It’s the start of a new term in journalism courses across the country, and journalism lecturers will once again be spending the first few weeks helping students to ‘unlearn’ a habit they acquire at school: the impulse to use multiple synonyms instead of the word “said”*.
It’s not their fault. At school pupils are encouraged to extend their vocabulary when writing. Using “said” repetitively is seen as limited or uncreative, and pupils are told to find other words to add variety. “Stated”, “uttered”, and “commented” are just three words that journalism tutors will be striking out in the coming weeks.
But these synonyms are rarely used in journalism. To find out just how rarely they are used — and what the exceptions are — I looked at a sample of the 10 most recent news stories from three outlets: the BBC, Daily Mail/MailOnline, and BuzzFeed (30 in total).
Here’s what I found — plus a little explanation of why we do this.
‘Said’, ‘told’ or ‘added’ — stick to those three
When quoting direct speech reporters used “said” (or its variants ‘says’ and ‘saying’) two-thirds of the time.
It is easily the most commonly used form of attribution. One BuzzFeed article used “said” an incredible 34 times. But it’s so invisible you don’t notice.
The second most often used term was “told“, which was used for 11% of quotes. “Told” was used in two specific situations:
- Where the news organisation wanted to emphasise their own exclusive newsgathering (for example: “She told MailOnline” or “told the Sunday Politics“) and
- Where they needed to make it clear that the person was speaking to another publication (“told Mirror Online”) or to someone else (“the prince told the audience”).
Notice, by the way, that the reporter is still invisible with ‘told’ — witnesses “told” the publication/programme, not the reporter.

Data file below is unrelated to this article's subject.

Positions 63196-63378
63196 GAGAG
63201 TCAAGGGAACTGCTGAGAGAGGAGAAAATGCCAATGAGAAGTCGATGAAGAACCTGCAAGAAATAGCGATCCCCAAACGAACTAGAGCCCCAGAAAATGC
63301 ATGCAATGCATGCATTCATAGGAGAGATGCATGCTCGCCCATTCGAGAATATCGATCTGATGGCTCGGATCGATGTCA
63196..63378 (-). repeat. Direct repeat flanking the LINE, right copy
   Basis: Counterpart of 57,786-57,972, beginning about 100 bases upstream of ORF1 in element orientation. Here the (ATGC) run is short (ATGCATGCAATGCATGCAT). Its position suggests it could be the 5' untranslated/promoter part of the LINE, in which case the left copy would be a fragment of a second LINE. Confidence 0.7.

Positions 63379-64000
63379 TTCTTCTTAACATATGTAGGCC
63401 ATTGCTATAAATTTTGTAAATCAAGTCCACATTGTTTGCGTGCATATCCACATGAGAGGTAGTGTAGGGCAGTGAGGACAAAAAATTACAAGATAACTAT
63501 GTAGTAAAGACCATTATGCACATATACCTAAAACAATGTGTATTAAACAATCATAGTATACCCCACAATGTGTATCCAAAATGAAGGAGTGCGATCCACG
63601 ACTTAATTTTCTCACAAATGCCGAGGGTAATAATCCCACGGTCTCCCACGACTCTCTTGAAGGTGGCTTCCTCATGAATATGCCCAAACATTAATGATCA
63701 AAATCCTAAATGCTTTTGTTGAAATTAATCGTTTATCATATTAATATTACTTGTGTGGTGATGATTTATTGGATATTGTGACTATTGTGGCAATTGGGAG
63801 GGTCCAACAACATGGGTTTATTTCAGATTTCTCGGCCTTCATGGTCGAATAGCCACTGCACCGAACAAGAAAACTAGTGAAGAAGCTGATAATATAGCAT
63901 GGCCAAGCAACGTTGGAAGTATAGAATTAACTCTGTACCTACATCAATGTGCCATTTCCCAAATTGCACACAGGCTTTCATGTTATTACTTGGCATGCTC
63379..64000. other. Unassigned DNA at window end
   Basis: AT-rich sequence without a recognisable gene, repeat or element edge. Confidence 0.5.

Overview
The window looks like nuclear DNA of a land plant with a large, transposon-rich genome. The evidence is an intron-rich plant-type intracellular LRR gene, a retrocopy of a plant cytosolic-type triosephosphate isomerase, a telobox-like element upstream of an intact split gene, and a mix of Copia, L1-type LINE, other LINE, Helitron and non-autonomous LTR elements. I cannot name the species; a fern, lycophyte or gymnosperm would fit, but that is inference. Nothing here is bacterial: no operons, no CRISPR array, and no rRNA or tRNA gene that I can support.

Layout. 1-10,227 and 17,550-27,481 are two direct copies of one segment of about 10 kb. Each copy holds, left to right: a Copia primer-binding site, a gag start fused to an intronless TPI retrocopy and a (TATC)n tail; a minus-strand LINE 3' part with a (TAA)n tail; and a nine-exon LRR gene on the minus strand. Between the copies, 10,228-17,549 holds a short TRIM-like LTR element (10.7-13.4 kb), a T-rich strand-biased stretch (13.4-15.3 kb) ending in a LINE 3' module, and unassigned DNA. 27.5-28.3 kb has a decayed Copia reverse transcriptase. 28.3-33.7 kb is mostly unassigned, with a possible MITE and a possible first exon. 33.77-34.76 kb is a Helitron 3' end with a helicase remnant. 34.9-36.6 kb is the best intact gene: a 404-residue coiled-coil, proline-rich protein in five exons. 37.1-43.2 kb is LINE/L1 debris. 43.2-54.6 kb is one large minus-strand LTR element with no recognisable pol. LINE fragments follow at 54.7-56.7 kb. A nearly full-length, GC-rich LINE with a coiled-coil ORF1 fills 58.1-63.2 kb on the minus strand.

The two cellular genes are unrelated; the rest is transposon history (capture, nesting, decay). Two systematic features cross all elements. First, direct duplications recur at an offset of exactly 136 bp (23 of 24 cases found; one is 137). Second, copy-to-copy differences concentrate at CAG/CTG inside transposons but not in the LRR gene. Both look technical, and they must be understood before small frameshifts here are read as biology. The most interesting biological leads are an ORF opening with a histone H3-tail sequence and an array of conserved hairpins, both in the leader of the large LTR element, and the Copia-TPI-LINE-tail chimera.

Third was “added“, which was used invariably to continue the second part of a quote that had already been introduced with “said”.
Those three attributions, then — said, added, and told — account for almost 90% of all reported speech. When quoting someone in a news report, then, the rules are pretty clear:
- Use “said” – unless you are quoting from another publication, a public speech (they ‘told the audience’), or want to emphasise the exclusivity of a source (they ‘told Mywebsite.com’).
- Use “added” if your quote runs into a subsequent line and you are breaking it up
But what about the other cases..?
The rise of reported speech via social media
Once you get past the ‘big three’, there is a handful of uses of “declared”, “called”, “wrote” and “tweeted“.
These tend to be used when quoting from social media updates: 3 of the 5 uses of “declared” and “called”, for example, come from the BuzzFeed article ‘Here’s How NFL Players Are Reacting To Trump’s “Son Of A Bitch” Comment‘ (also the only use of “wondered” or “asked“).
2 of the 4 uses of “tweeted” came from a BBC story on traffic delays: one quoting Highways England’s warning to drivers, and one quoting reaction from a driver.